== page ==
br We extracted variables about
We extracted variables about sociodemographic characteristics (including age, race/ethnicity, marital status, income quartile), comorbidities, medication prescriptions, chemotherapy, radio-therapy and surgical treatment for breast cancer, and survival. We used the Deyo Iberiotoxin of Charlson’s index to assess the burden of comorbidities [13,14]. Bisphosphonates included were alendro-nate, pamidronate, ibandronate, zoledronic acid, risedronate, and etidronate. Bisphosphonate use was defined as having at least one Medicare part D claim in the period from 6 month prior to breast cancer diagnosis to the first CVD event. CVD and other comorbid-ities were identified by searching the hospital discharge summary and outpatient claims for diagnostic (International Classification of Diseases, Ninth Revision [ICD-9]) codes. Specific comorbidities that were abstracted included arterial hypertension (ICD-9 codes: 401.0e402.0), type 2 diabetes mellitus (ICD-9 codes: 250.0e250.9), hyperlipidemia (ICD-9 codes: 272.4, 272.2, 272.0), hyperthyroidism (ICD-9 codes: 242.0e242.40, 242.80e242.90), and osteoporosis (ICD-9 codes: 733.0, 733.03, 733.09) Hypertension, diabetes, hyperlipidemia and hyperthyroidism were included in the adjusted analyses as these are known risk factors for CVD. The Health Care Procedure Coding System (HCPCS) was used to identify receipt of chemotherapy, radiation therapy, and surgical treatment any time from cancer diagnosis to 36 months after diagnosis. 2.3. Study outcome
2.4. Statistical analysis
Student’s t-test, Wilcoxon signed-rank test, and chi-square were used as appropriate to compare baseline characteristics between those who were users vs. nonusers of bisphosphonates. We used propensity score methods to control for potential allocation bias since differences in patient characteristics and comorbidities may have influenced bisphosphonate prescribing. The propensity score represents the probability that a patient will receive a bisphosph-onate based on their known baseline characteristics. We calculated propensity scores using a logistic model that included patients’ sociodemographics characteristics, income quartiles, diagnosis of osteoporosis, Charlson comorbidity score, concurrent use of car-diovascular medications (e.g., angiotensin converting enzyme in-hibitor (ACE-i), aldosterone antagonist, angiotensin receptor blocker (ARB), beta-blocker and statins), cancer stage, and anti-cancer treatment (chemotherapy, surgery and radiotherapy). We used a greedy 1:1 matching algorithm to match bisphosphonate users and non-users by their propensity score. Nonusers were selected from patients with primary breast cancer who had not received any bisphosphonate therapy between January 1, 2007 and December 31, 2013. We used McNemar and matched-paired t-test to evaluate whether covariates were balanced across bisphospho-nate users vs. non-users after propensity matching. Unadjusted Kaplan-Meier curves for incident CVD events were plotted for matched patients treated with or without bisphosphonates and compared using the log-rank test.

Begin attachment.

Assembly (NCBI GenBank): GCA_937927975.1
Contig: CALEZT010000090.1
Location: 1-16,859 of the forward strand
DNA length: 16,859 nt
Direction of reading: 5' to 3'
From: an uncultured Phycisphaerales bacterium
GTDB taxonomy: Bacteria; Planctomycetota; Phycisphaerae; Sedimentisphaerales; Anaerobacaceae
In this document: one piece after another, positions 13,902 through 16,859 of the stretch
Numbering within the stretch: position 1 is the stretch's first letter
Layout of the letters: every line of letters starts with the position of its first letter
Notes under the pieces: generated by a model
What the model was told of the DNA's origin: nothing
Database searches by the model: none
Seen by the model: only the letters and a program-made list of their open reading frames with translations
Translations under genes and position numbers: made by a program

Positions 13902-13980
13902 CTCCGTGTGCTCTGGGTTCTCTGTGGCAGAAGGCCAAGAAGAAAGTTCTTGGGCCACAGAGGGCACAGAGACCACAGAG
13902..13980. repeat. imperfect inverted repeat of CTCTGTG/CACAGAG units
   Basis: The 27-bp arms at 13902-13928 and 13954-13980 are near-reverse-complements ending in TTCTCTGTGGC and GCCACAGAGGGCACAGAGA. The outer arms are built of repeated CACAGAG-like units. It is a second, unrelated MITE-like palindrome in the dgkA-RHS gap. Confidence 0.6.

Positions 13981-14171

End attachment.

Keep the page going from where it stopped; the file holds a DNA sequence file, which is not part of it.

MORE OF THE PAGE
The association between bisphosphonate use and incident CVD events was evaluated using a competing risks Cox proportional hazard regression model that censored for death from any cause. The results are presented as hazard ratios (HR) with corresponding two-sided 95% confidence intervals (CI). All data analyses were conducted using SAS software 9.4 (Cary, NC). Our study was deemed exempt by the Institutional Review Board at Icahn School of Medicine at Mount Sinai.
A total of 48,182 women with stage 0-III primary breast cancer diagnosed between 2007 and 2010 were identified from the SEER-Medicare database. Of these, 10,115 women did not have a history of CVD prior to breast cancer diagnosis, 2314 (22.8%) patients were bisphosphonate users and 7801 (77.1%) had never used bisphosphonate. After propensity score matching, 2178 bisphosphonate non-users were matched with 2178 bisphospho-nate users. The flowchart for our cohort selection is presented in Fig. 1. Bisphosphonate-exposed women had an average use of 15 months. The median age (interquartile range [IQR]) of the patients was 72 (68e78) years, in both groups of patients. After propensity score matching, there were no significant differences between the two groups by race, breast cancer stage at diagnosis, comorbidities,
Patients diagnosed with stage 0-III breast
CVD before breast cancer diagnoses
Missing cancer stage data n=839
Breast cancer survivors without